Abends

Klönen, Anstoßen, Grillen und/oder Schollen im Akkord braten.

Das leibliche Wohl

Buffet

Selbstgemacht

  • hausgemachte Pasta
  • hausgemachtes Eis
Getränke
    • sortenreine Apfelsäfte vom Schaalsee (die Unterschiede sind wirklich unheimlich spannend!)
    • Wasser
    • Weiß- und Rotwein
    • Prosecco zum Anstoßen
    • Elbler (Cidre aus dem alten Land)
    • auf Wunsch natürlich auch Bier
     

      Außerdem

      oder

      • es ist Mai! Finkenwerder Scholle (gebratene Scholle mit Speck und Krabben) mit Petersilien- oder Bratkartoffeln 

      Damit wir nicht zuviele Reste übrig behalten, werde ich in meiner Bestätigungsmail noch genau aufführen, welche Infos ich von Euch brauche (ob Ihr Weiß- oder Rotwein trinkt, lieber ne Bratwurst oder eine Scholle essen möchtet, usw. usf.)

      Ich werde wie gesagt alle Lebensmittel nicht tonnenweise besorgen und auffahren (den Fehler hab ich einmal gemacht, das passiert mir nicht noch einmal), sondern von allem nur soviel, dass alle Teilnehmer etwas davon essen können, aber nicht zuuuuviel übrig bleibt. Bringt aber unbedingt Transportbehälter mit und habt bitte keine Scheu, Euch Doggy Bags zu packen, Hartweizenmehl einzutüten, usw. Ihr habt für die Lebensmittel bezahlt und ich möchte nichts davon mit nach Hause nehmen!  

      Natürlich würde ich mich sehr freuen, wenn auch Vegetarier an diesem Treffen teilnehmen, dieses Mal werden die fleisch- und fischhaltigen Speisen allerdings überwiegen. Vegetarier werden selbstverständlich nicht verhungern (vegetarische Pastazubereitungen, Käse - enthält aber vorwiegend tierisches Lab - und vegetarische Grillalternativen sind natürlich gesetzt), ich kann aber keine andere Teilnehmergebühr berechnen - das übersteigt dann doch meine planerischen Fähig- keiten. Vegetarier müssten also den gleichen Betrag bezahlen wie "Fleischesser".

      Wichtig!

      Ich verfolge mit diesem Treffen kein kommerzielles Interesse, die Beiträge dienen lediglich dazu, meine Unkosten zu decken - ich werde an diesem Treffen nichts verdienen.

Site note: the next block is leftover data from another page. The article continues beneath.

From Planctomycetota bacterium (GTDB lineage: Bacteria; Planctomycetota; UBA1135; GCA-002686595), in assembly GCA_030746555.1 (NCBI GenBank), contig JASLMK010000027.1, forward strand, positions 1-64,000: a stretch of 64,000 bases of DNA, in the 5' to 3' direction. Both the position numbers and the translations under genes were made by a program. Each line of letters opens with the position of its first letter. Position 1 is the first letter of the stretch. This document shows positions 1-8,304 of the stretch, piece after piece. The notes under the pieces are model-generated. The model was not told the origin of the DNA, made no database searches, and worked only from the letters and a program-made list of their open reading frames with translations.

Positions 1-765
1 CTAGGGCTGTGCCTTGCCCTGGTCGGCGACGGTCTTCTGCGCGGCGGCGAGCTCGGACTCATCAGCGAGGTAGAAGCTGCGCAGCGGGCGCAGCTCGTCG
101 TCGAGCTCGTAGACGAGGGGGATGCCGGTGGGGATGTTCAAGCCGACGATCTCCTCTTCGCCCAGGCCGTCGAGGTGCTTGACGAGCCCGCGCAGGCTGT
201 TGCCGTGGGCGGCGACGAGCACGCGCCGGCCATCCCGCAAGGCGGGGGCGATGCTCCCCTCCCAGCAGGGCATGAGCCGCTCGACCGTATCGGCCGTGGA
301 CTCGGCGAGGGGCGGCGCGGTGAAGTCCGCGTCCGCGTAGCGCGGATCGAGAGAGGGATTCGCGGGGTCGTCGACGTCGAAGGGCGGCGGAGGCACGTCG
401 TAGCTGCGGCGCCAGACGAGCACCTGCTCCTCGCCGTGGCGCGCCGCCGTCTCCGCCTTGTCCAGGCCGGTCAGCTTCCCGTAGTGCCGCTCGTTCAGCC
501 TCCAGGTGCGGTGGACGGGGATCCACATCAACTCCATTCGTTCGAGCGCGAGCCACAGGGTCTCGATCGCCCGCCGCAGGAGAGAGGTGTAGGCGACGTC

Sollte ich am Schluss Geld übrig behalten, werde ich den Restbetrag selbstverständlich auf die Teilnehmer aufteilen, d.h.

      1. zuvor zurückgetretenen Teilnehmern und
      2. den anwesenden Teilnehmern 
      zurücküberweisen.

      So, ich glaube, das war es erstmal von meiner Seite. Bitte schickt mir bei Interesse eine Mail mit dem Betreff "KuLa-Kochtreffen" und vermerkt auch, ob Ihr für den Fall, dass alle Plätze bereits vergeben sind, auf eine Warteliste gesetzt werden möchtet. Ihr bekommt dann schnellstmöglich eine Bestätigungsmail von mir und ich werde parallel möglichst zeitnah die Teilnehmerliste unten aktualisieren - da ich natürlich nicht die ganze Zeit vor dem Bildschirm sitze, kann das aber evtl. etwas zeitverzögert der Fall sein.

      Wenn Ihr noch Anregungen, Ideen oder Wünsche für das Treffen habt, hinterlasst bitte einen Kommentar und wir können das hier noch besprechen und versuchen umzusetzen.

      Ich freu mich schon sehr!  
          

      Teilnehmer

      1. Steph + der "Mitesser"
      2. Zuckererbse
      3. Sebastian von der Hüttenhilfe
      4. Anna
      5. Susanne E.
      6. Kathrin H.
      7. Sabine H. 
      8. Claudia E. 
      9. Isabella M
      10. Kathleen K. 
      11. Begleitung
      12. Doreen H.
      13. Timo B.
      14. Susanne D. 
      15. Bettina G.
      16. Sandra T.
      17. Begleitung
      18. Elisa B.
      19. Begleitung
      20. Aylin
      21. Mareike W. 
      22. Lena H. 
      23. Sandra
      24. Hatice S.
      25. Anke B. 
       

      Holla, die Waldfee! Ich hätte nicht gedacht, dass die Plätze so schnell weg sind! Für Alle, die gerne an diesem Treffen teilgenommen hätten, aber leider keinen Platz mehr bekommen haben, tut es mir sehr leid - ich selbst bin aber natürlich bannich froh und auch n büschen erleichtert, dass soviel Interesse vorhanden ist :o)
      Vorausgesetzt dieses Treffen wird ein Erfolg, wird dieses sicher nicht das letzte bleiben. Ich hab schon eine Menge Ideen für weitere Kochtreffen. 

      Da erfahrungsgemäß doch der/die ein oder andere absagen muss, richte ich gerne eine Warteliste ein, auf der Ihr Euch eintragen könnt. Auch hierfür gilt, schreibt mir einfach eine Mail und ich setze euch in der Reihenfolge der Anmeldungen auf die Warteliste! In der gleichen Reihenfolge würdet Ihr dann auf die Teilnehmerliste vorrutschen.